I rarely eat in Italian restaurants. Raised on basic Italian fare, I'm put off by menus featuring chicken parmigiani and "gourmet" versions of pasta fagioli (peasant food, made with white beans and macaroni in a watery tomato broth, but invariably Italian-­Americanized with veal and a half­-dozen vegetables in the pretentious "Italian" diners that serve it).

Franco's Italian Café is an exception I am always happy to make. Offering a sophisticated cuisine both rustic and refined, this posh Scottsdale restaurant's tired décor (exposed ductwork; big black-­and-­white framed photos of Italian movie stars) is less kitsch or bad planning than an homage to our recent culinary past, when Franco's was a mainstay of fine Italian dining.

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Stone Master of Disguise: The Green Ketchup of Beers

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Zach Fowle
Beer: Master of Disguise
Brewery: Stone Brewing Co.
Style: Golden Stout, I Guess?
ABV: 9.7 percent

Remember green ketchup? Heinz, those crazy bastards, launched an emerald-hued version of the condiment -- made, I'm assuming, with ground-up leprechauns and seaweed -- in 2000. It was incomprehensibly popular for about five years, until people realized they were eating green ketchup, and stopped the madness.

I couldn't stop thinking about green ketchup as I sipped Master of Disguise, the newest ale from Stone Brewing Co. It has all the aspects of your standard imperial stout: It's crazy-thick, sliding into the glass with motor-oil consistency. It smells like cocoa nibs, light roast coffee, baked wheat bread, green bananas and wet tree leaves. The flavor is permeated with coffee beans and chocolate, accented by subtler fruity yeast notes of red apple and pear. It the mouth, the brew's viscous and lightly carbonated, and it finishes with a blast of sweet cocoa and a lingering alcohol bite. It's a tasty example of an imperial stout.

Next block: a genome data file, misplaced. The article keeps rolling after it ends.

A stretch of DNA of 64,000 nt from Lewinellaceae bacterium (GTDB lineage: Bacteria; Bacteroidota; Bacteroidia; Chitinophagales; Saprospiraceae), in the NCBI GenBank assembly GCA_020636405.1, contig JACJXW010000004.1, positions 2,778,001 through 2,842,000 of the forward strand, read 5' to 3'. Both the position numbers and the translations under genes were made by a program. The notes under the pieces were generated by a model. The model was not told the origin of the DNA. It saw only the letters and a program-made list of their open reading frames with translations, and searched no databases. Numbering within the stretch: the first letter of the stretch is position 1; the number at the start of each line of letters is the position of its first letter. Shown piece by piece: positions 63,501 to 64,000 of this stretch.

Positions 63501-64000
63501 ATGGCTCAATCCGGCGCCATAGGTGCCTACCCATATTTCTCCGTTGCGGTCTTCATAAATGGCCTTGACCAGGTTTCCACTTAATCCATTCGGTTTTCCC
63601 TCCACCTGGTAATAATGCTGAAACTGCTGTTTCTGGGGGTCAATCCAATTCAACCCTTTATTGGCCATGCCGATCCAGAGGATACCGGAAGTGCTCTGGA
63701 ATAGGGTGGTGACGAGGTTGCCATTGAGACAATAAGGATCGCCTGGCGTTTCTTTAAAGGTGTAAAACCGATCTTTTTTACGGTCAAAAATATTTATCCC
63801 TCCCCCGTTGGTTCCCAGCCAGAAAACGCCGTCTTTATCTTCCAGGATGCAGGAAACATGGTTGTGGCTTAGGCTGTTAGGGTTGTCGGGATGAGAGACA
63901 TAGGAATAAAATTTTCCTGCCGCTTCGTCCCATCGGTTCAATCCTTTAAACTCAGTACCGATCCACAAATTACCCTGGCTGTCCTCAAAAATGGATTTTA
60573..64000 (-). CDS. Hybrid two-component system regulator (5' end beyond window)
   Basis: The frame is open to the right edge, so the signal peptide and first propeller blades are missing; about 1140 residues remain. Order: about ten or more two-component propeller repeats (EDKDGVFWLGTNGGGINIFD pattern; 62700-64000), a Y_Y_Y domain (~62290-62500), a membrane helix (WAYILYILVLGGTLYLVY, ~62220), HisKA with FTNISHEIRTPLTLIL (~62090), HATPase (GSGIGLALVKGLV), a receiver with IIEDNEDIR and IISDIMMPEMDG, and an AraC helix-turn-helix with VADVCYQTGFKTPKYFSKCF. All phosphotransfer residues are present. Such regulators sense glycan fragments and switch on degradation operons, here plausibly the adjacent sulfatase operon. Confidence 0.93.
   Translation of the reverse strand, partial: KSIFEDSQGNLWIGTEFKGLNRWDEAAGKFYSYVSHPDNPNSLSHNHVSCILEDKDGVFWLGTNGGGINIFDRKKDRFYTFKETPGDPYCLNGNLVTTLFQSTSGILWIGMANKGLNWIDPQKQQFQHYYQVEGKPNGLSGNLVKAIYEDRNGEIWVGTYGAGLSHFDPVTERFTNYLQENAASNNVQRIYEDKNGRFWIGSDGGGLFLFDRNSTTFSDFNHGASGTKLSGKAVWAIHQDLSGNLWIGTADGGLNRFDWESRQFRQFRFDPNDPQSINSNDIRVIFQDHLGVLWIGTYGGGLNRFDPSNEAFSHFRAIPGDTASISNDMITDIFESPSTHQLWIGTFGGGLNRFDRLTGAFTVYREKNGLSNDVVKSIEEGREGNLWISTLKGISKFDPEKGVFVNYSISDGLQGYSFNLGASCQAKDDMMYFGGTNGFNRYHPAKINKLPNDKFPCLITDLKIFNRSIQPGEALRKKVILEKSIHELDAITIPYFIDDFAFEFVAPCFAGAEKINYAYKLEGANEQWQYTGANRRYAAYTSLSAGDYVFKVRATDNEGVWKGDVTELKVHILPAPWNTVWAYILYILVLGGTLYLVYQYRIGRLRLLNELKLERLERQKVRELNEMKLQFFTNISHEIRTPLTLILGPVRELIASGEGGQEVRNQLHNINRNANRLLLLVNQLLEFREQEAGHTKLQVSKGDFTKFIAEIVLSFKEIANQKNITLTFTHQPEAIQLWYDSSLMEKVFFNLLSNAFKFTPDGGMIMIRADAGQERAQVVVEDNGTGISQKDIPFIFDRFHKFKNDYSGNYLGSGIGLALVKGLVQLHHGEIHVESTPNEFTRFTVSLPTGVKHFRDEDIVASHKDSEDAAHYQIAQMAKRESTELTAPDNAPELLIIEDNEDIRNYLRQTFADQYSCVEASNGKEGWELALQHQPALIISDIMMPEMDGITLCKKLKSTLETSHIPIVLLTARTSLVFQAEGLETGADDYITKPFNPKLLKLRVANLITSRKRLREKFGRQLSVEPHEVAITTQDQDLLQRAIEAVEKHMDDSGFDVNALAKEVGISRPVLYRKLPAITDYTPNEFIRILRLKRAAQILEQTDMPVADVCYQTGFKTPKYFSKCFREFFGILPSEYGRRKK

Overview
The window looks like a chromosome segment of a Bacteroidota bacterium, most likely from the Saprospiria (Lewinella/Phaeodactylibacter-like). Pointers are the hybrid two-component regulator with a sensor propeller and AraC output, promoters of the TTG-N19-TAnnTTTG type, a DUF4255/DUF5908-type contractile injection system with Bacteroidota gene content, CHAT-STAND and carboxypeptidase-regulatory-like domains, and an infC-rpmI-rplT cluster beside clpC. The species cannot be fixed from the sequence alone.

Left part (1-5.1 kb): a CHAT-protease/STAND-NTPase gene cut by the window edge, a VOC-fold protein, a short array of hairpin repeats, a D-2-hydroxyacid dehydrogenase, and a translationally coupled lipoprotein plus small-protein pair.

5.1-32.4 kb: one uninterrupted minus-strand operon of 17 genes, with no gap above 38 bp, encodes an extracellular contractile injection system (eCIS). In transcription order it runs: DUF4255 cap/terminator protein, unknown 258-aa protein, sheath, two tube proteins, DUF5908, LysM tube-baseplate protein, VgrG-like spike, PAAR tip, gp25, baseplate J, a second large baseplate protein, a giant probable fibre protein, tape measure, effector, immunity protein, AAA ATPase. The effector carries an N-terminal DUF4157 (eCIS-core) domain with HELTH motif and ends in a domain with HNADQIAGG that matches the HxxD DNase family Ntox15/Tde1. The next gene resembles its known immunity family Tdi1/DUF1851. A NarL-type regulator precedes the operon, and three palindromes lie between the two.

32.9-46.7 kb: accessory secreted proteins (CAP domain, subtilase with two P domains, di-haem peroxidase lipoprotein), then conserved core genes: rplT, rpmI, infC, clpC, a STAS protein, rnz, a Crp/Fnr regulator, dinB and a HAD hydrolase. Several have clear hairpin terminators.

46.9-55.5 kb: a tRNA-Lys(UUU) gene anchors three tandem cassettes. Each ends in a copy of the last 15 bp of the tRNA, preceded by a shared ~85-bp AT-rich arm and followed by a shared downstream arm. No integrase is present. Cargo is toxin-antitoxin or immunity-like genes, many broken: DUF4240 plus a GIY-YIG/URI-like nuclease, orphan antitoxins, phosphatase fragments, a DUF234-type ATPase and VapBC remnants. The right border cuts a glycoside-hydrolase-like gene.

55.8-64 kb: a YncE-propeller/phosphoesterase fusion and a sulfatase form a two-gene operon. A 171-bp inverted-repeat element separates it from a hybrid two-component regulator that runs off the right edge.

Only problem is, it's orange.


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Olivia Wingert of Souvia on How to Brew Better Tea

Categories: Grind


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Zaida Dedolph
A perfectly extracted cup of Souvia tea.

Souvia Tea isn't the kind of place that commands attention, but when you visit you might not want to leave. Located in a strip mall in north Phoenix, the shop is quiet, clean, and unassuming. Its soft, sweet aromas, floor-to-ceiling tea cannisters, and myriad steeping devices kind of make walking into the shop feel like walking into a fairy tale cottage.

Owner Olivia Wingert has cultivated this experience. After she left her hometown near Frankfurt, Germany, Wingert felt overwhelmed by the fast-paced lifestyle and coffee-loving climate of the United States. She wanted to emulate the experience of village living and build a community centered around tea. As Souvia enters its tenth year as a cafe and wholesale operation, it's clear that she has succeeded.


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15 Metro Phoenix Chefs and Restaurateurs Share Their Worst Thanksgiving Nightmares

Categories: Bites & Dishes

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Thanksgiving: A time to enjoy friends, family, turkey, and small kitchen fires.

We can all relate to a Thanksgiving horror story -- the time your mom forgot to turn on the oven or the deep fryer blew. But it's different at a chef's house, right? Think again. We've been talking to some of Valley's top chefs and restauranteurs and they've got some stories that are going to make you feel very good about yourself -- and your Thanksgiving table. You're welcome.

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Mac & Cheese Throwdown 2014 Tickets Are On Sale Now -- And They Usually Go Fast

Categories: Events

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Kristin Heggli
Last year's winning Mac & Cheese from Chef Richard Garcia of Café ZuZu.
We're about to launch head first into the holiday season, which means lots of hours-long family dinners and events where we all stuff ourselves silly with food and drink. In keeping with that theme, we'd like you to know that the fifth annual Mac & Cheese Throwdown, hosted by Girl Meets Fork Marketing & Media and Diya Marketing, is just around the corner.

This year's cheesy competition will be held at House of Comedy at High Street (formerly City North) and will feature macaroni and cheese creations from 12 local restaurants and chefs. Best of all, if you go, you get to eat as much of it as you can.